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Chinese business sentiment down in January

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Chinese business sentiment down in January

Continued signs of economic disturbance in world’s second-largest economy.

Following a strong end to 2014, business sentiment among China's largest companies fell at the beginning of 2015, led by significant declines in output and orders.

The MNI China Business Indicator fell to 53.7 in January from 56.2 in December, the first monthly drop in three months. Overall sentiment is now at the lowest since October, before the People's Bank of China cut its benchmark deposit and lending rates to stimulate economic activity.

"We expect 2015, like 2014, to remain choppy with activity buffeted by domestic policy decisions."

December saw the production and new orders Indicators hit three and four year highs respectively, boosted by the approval of over $100 billion in infrastructure projects in October. The impact waned in January with both measures falling by just under 10% on the month. In spite of the latest fall, both indicators remained well above the breakeven 50 level and also above the 2014 average. This contrasts with the MNI China Business Indicator which is now slightly below it.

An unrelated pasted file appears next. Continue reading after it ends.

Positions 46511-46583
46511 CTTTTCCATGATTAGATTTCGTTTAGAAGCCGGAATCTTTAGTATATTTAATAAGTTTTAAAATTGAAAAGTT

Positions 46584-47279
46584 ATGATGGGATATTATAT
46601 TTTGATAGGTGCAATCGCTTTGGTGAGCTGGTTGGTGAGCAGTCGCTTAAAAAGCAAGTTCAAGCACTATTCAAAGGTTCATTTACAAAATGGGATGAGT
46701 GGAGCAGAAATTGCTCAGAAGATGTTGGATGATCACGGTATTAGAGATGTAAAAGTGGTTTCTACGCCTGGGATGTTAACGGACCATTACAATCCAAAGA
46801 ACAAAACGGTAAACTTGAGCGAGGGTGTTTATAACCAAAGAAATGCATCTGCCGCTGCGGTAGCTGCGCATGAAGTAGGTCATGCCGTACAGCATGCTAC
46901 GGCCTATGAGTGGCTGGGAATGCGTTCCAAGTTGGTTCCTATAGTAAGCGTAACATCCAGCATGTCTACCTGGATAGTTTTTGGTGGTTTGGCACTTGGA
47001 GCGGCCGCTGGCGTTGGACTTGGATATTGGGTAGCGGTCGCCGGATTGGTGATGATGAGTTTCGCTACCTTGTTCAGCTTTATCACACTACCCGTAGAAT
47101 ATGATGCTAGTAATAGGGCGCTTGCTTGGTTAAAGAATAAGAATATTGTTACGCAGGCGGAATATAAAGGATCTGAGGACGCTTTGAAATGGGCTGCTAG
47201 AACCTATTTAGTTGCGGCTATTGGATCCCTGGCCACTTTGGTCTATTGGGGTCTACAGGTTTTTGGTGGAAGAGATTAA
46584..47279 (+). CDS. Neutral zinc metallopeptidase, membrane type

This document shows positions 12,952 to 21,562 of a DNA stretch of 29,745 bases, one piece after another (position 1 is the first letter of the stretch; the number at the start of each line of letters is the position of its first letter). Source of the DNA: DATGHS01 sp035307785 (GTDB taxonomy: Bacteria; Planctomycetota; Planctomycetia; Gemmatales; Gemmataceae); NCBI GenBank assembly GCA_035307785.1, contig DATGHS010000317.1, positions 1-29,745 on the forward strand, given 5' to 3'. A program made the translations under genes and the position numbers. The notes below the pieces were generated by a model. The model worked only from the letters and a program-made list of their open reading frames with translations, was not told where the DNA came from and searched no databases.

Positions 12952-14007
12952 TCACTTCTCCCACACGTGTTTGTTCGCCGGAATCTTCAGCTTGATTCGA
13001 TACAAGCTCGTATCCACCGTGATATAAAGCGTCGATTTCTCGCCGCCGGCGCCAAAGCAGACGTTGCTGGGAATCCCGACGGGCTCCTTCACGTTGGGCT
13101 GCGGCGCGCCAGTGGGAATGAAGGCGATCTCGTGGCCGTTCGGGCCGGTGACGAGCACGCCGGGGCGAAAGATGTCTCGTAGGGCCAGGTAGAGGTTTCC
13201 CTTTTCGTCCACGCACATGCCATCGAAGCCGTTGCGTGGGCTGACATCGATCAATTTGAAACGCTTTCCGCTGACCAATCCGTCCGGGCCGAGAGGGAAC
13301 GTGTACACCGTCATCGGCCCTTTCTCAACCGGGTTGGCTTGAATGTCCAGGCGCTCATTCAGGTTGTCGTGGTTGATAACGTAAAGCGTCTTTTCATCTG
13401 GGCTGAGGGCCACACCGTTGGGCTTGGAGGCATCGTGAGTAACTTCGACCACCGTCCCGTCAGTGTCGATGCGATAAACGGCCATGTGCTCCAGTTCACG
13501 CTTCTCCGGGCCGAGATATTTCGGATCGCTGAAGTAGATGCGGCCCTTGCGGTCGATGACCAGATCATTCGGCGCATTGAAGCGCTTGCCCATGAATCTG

The recent efforts by the central bank to increase liquidity, including the rate cut, continued to have a positive impact on credit supply. The Availability of Credit Indicator eased slightly in January but remained above the breakeven 50 level. The cost of credit, measured by the Interest Rates Paid Indicator, increased following the significant drop in December, although it remains at a relatively low level.

The companies surveyed have not yet been able to capitalize on the decline in global commodity prices and still face a squeeze on prices. Input Prices increased to the highest since April 2012 while Prices Received fell to the lowest for just over two years.

"While the January data marked a disappointing start to the year, the latest fall followed significant strength towards the end of 2014 on the back of infrastructure spending and the rate cut. Trend growth in overall sentiment, orders and production still remains above last year's levels," said Philip Uglow, Chief Economist of MNI Indicators.

"We expect 2015, like 2014, to remain choppy with activity buffeted by domestic policy decisions. While the international environment remains volatile, we expect a general pick-up in global growth to help offset some of the slowdown in domestic investment this year. Still, further action from the central bank seems likely to support activity."


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